Our modern celebration of Halloween, with its spooky decorations and candy-munching kids, is a long way from the ancient Celtic holiday known as Samhain. Generally agreed by historians to be the origin of our Halloween tradition, Samhain marked the beginning of the winter season and the time to slaughter livestock for the meat that would help people survive the long, cold winter. The Celts believed that on Samhain the veil between the worlds was easily crossed by the spirits of their ancestors.
The Celts had a rich and vibrant spiritual tradition that included a belief in reincarnation. Various religious sects in ancient Greece shared this belief, and even many early Christians (including the Gnostics) believed that souls would be reborn in new physical bodies. Modern Hindus, Buddhists, Jains, and many Sufis also believe that we reincarnate again and again, our souls traveling from one physical body to the next.
Most theories of reincarnation involve the concept of karma. Karma is not an easy concept to define, because definitions vary between differing belief systems. Some see karma as a reward/punishment system in which good deeds are rewarded and negative or harmful actions are punished, either in this lifetime or the next. Others see karma as a neutral balancing force, a way of maintaining a kind of spiritual equilibrium.
In his book The Case for Reincarnation, author J. Allan Danelek offers yet another perspective on karma. Perhaps, he writes, karma is not a factor in reincarnation at all. Much of the recent research into the phenomenon of past lives indicates that each incarnation may be a combination of random selection and a soul’s choice. As in life, you may make a plan to take a trip only to end up changing the destination at the last minute due to factors beyond your control. Ultimately, where you end up is a blend of chance and conscious decision.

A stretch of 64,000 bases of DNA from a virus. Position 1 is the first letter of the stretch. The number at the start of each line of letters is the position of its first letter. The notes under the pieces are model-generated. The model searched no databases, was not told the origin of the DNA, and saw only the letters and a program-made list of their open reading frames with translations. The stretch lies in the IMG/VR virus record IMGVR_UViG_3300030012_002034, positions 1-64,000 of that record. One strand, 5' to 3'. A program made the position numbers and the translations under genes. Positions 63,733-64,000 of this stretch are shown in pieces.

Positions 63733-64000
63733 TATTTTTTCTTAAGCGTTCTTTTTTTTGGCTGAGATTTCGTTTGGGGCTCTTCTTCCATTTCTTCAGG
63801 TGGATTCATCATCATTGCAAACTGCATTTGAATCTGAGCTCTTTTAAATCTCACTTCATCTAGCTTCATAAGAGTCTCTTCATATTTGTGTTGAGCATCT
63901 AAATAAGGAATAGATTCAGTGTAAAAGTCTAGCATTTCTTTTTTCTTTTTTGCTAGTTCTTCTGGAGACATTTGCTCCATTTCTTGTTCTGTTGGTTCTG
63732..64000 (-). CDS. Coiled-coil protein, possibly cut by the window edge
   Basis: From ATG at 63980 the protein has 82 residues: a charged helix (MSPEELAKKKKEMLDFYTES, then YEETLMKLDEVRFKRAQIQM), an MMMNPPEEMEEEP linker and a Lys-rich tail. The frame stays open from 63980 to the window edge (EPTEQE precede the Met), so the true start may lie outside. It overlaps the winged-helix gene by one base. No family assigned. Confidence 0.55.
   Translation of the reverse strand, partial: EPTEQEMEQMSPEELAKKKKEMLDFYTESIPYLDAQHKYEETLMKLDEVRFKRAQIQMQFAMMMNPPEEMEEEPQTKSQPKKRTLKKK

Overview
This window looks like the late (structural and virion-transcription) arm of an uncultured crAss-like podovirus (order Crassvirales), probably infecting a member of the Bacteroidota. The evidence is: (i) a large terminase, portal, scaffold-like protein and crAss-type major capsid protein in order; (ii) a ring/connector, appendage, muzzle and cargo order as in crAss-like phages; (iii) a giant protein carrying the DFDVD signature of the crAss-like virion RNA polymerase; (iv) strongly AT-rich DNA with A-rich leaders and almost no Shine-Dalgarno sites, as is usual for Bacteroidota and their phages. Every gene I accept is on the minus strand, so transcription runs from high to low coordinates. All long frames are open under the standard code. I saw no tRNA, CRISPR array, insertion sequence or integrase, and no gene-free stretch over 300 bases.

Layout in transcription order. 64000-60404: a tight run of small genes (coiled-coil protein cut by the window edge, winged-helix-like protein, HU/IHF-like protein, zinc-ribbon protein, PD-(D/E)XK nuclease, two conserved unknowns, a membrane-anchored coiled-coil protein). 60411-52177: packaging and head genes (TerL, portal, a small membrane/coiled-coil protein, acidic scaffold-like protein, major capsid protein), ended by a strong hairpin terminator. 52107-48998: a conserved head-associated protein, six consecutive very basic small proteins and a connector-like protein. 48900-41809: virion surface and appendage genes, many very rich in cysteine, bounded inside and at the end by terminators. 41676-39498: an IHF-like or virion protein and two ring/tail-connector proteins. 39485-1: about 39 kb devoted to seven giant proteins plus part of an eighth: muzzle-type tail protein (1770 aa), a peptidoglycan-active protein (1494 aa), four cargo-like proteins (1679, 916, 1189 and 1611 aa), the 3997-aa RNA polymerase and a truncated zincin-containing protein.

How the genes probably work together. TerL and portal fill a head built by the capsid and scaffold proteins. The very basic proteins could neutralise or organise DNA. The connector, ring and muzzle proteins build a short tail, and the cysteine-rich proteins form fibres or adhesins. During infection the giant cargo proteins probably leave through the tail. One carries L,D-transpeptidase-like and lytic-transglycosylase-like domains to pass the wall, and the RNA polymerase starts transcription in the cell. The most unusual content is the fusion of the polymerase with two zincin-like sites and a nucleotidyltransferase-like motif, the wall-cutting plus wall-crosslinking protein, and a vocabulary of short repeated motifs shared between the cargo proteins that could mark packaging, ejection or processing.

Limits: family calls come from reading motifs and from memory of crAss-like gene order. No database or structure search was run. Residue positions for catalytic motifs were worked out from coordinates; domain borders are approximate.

This theory does seem plausible, and it resolves one of the biggest reservations many people feel about the traditional punitive definition of karma. Looking at reincarnation and karma purely in terms of reward and punishment makes it easy to dismiss social injustices such as extreme poverty and rigid class distinctions, as well as the suffering of people stricken with chronic illnesses or injured in accidents.
If you take karma out of the equation, even with seemingly random reincarnation, we are still likely to experience a huge variety of life circumstances over the course of dozens of lives and thousands of years. The soul, Danelek writes,
“will experience almost everything imaginable to the human race (as both male and female and from the perspective of many races, cultures, social stations and environments) naturally, without having to plan anything at all. A soul is going to incarnate into positive circumstances and negative ones repeatedly, know difficult and fairly easy lives, and experience life from both the perspective of a sinner as well as that of a saint many times before it is through, each of which will further shape its development.”
Whether or not you agree with Danelek’s intriguing hypothesis, you can learn how to explore your own past lives. And one of the best places to start is Richard Webster’s Practical Guide to Past-Life Memories.
Webster is a trained hypnotherapist and has regressed hundreds of clients to one or more of their past lives. In this book he details twelve different methods that anyone can use to recall past-life memories. His presentation of many different ways to access your past-life memories is what I like best about this book. Whereas many books present only one method (something you’d also likely encounter in a session with a hypnotherapist), this book has twelve.
Webster explains that one method is not the most effective for everyone. Therefore, you can try out several different methods until you find the one (or more) that works best for you.
Some people have success in dreaming their past lives, learning to “program” themselves to have a past-life dream before going to sleep, and consciously recalling the details before getting out of bed the next day. Others do best with scrying or dowsing for past-life details. Still others find that meditation is the best way to explore their soul’s past. These are just some of the ways you can find out what kind of lives you’ve lived.
As Halloween approaches and we are reminded of the inescapable reality of death and the unknown world of the spirits, you may find yourself having strange dreams of a bygone era or wondering where a personal phobia comes from. Pay attention to these messages from your subconscious—they may just be important clues to one of your past lives.